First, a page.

Assumption: Mega churches hold themselves up as formats to copy.

    True with one caveat: Many big churches hold to the belief that one of the main goals of a church is to grow. And in that case they are correct in believing that those who are like minded should copy their efforts. But this is often done with the mindset that they are helping other congregations achieve the same goal, growth. Large church leadership has no ability to understand the concept of growth no being a focus. I mean that not as slander but it is a focus of church for them. A church that is not trying to grow is like a car wash without water, pointless.

    Small churches are like extended families. This is good and bad, depending on your family. Large churches are like communities. Again this is good and bad. If you want to hang out with the senior pastor, you have to attend a small church. If you want to be part of a journey, the small church is better.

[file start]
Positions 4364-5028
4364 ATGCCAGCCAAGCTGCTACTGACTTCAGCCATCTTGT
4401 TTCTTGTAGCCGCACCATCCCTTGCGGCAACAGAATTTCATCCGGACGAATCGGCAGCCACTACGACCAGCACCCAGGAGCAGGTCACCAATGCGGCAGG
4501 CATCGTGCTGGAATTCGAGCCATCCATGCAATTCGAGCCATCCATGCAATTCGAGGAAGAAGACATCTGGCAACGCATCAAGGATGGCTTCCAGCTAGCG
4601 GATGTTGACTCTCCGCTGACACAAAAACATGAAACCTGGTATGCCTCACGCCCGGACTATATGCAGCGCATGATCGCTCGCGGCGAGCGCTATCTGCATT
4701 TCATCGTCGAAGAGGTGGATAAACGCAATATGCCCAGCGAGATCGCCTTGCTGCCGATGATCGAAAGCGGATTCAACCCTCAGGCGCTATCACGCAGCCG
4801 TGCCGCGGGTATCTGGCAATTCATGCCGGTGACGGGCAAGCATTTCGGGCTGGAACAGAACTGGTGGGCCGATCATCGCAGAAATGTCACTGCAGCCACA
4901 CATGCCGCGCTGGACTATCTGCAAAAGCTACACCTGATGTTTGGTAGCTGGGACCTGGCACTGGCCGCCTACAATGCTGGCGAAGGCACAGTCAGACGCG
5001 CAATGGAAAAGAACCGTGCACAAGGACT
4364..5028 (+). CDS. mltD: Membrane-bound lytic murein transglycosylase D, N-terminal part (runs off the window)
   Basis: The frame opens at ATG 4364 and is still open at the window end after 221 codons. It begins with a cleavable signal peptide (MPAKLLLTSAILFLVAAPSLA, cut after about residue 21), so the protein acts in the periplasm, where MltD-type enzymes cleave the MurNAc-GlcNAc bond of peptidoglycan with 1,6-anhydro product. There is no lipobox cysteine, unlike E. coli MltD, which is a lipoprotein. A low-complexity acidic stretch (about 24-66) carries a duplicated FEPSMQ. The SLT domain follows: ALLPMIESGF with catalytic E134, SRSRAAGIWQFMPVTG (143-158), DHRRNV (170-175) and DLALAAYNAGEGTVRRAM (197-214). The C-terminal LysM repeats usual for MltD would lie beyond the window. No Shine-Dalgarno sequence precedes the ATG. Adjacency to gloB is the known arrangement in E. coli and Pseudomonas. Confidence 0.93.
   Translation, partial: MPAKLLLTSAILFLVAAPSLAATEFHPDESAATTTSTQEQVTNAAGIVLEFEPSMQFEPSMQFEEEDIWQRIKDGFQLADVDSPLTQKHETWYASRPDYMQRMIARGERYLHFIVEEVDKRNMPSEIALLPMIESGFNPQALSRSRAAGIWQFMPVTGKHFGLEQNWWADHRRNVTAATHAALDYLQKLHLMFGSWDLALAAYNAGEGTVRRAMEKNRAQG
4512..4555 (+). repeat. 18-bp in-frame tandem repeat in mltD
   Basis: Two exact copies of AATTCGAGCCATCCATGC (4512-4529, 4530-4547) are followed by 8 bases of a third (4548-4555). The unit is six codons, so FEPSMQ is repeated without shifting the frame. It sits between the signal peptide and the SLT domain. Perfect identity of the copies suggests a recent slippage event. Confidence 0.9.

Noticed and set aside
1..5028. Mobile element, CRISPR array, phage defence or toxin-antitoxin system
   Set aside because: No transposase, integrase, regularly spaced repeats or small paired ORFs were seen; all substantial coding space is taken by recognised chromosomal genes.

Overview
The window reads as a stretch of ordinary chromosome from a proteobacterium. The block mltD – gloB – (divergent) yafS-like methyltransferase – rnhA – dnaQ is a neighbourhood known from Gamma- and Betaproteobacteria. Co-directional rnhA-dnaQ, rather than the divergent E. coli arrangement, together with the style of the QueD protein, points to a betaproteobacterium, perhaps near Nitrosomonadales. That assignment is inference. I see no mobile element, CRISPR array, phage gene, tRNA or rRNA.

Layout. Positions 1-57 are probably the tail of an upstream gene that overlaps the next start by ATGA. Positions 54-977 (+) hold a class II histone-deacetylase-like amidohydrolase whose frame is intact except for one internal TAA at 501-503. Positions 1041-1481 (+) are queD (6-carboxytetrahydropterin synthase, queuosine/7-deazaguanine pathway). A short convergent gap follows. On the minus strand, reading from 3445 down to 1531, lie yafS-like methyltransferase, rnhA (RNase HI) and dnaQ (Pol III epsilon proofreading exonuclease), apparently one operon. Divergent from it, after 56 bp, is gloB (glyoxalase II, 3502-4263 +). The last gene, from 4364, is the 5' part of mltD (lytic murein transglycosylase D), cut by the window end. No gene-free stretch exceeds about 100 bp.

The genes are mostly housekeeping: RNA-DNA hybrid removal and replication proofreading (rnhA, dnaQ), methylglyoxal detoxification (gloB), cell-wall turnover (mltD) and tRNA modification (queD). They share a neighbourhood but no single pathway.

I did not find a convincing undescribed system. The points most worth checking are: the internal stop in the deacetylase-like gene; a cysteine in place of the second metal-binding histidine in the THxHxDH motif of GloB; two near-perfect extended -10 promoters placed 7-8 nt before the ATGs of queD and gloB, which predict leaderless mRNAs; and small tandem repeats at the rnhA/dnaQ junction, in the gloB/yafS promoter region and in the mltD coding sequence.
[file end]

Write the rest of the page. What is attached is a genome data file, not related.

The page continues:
The pastor knows what you have already been taught because the people have not changed. No so in the mega. This causes the sunday sermon to be less than deep because the fundamentals have to be taught and retaught to an ever growing (and changing) group.

    Sorry bout the long post. Not sure I added anything but I’ll post it anyway.

  2. Laura says:

    Good thoughts. My thinking about megas, smalls, and everything in between is in quite a bit of flux. Honestly, I do have a near immediate emotional reaction to megas–mostly because of some practices of a particular mega in my area. I fully intend to think about this more and help my emotions to eventually following the thinking. You are quite correct in saying that there are issues in churches of any size–after all, there are humans there.

    I think–for now–that the best of all worlds would combine the best of small with the best of large. Churches with thriving, missional small groups and challenging large group worship opportunities are probably doing this.

    [i may respond more later…you’ve given lots to think about]

  3. Carl says:

    Jesus is alive!